sunny eyes stream upon him. She did, now, whatever he asked her. She
consulted his taste and judgment on many points; she consented to
resume, when she should be a little stronger, their visits to the
churches and galleries: it would be a shame to go away from Florence
without knowing them thoroughly. It came to her asking him to drive with
her and Imogene in the Cascine; and when Imogene made some excuse not to
go, Mrs. Bowen did not postpone the drive, but took Colville and Effie.

They drove quite down to the end of the Cascine, and got out there to
admire the gay monument, with the painted bust, of the poor young Indian
prince who died in Florence. They strolled all about, talking of the old
times in the Cascine, twenty years before; and walking up the road
beside the canal, while the carriage slowly followed, they stopped to
enjoy the peasants lying asleep in the grass on the other bank. Colville
and Effie gathered wild-flowers, and piled them in her mother's lap when
she remounted to the carriage and drove along while they made excursions
into the little dingles beside the road. Some people who overtook them
in these sylvan pleasures reported the fact at a reception to which they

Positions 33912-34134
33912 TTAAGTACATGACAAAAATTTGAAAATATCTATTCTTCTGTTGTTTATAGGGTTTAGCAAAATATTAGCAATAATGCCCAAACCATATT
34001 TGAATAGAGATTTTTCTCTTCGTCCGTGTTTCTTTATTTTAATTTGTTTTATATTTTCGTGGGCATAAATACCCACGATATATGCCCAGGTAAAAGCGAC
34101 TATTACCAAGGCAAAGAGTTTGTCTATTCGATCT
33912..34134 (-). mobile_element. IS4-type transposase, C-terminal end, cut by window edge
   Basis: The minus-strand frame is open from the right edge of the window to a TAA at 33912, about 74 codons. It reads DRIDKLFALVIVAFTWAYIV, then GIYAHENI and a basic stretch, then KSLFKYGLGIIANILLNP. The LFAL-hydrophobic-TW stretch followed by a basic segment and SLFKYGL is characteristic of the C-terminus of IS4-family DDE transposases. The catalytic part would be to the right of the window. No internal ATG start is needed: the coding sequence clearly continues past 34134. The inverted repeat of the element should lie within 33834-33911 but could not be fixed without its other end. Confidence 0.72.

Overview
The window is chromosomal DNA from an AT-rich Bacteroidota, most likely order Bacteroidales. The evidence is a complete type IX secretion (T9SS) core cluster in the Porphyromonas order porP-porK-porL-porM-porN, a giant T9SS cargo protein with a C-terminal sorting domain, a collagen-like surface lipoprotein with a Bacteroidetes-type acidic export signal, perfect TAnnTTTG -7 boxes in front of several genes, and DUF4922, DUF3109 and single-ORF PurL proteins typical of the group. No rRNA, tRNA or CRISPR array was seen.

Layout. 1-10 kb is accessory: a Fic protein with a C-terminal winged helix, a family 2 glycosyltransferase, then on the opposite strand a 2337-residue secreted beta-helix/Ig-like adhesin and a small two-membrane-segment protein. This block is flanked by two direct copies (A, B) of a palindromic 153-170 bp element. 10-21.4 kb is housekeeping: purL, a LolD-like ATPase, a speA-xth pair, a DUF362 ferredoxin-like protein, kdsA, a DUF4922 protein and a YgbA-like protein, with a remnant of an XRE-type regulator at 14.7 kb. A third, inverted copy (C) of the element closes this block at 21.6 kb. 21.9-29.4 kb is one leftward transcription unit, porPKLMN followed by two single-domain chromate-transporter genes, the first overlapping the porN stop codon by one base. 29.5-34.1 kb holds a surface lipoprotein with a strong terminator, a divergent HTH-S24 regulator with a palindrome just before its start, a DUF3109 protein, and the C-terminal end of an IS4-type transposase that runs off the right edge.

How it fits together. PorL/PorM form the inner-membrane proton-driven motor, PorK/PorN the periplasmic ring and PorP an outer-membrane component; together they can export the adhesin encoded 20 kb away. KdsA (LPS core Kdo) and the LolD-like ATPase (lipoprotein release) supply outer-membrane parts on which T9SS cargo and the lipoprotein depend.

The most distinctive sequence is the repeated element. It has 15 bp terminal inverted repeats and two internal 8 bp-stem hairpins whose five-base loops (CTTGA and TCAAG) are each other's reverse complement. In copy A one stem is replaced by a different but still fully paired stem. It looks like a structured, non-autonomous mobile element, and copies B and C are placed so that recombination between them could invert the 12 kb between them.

were going, and Mrs. Amsden, whose mind had been gradually clearing
under the simultaneous withdrawal of Imogene and Colville from society,
professed herself again as thickly clouded as a weather-glass before a
storm. She appealed to the sympathy of others against this hardship.

Mrs. Bowen took Colville home to dinner; Mr. Morton was coming, she
said, and he must come too. At table the young clergyman made her his
compliment on her look of health, and she said, Yes; she had been
driving, and she believed that she needed nothing but to be in the air a
little more, as she very well could, now the spring weather was really
coming. She said that they had been talking all winter of going to
Fiesole, where Imogene had never been yet; and upon comparison it
appeared that none of them had yet been to Fiesole except herself. Then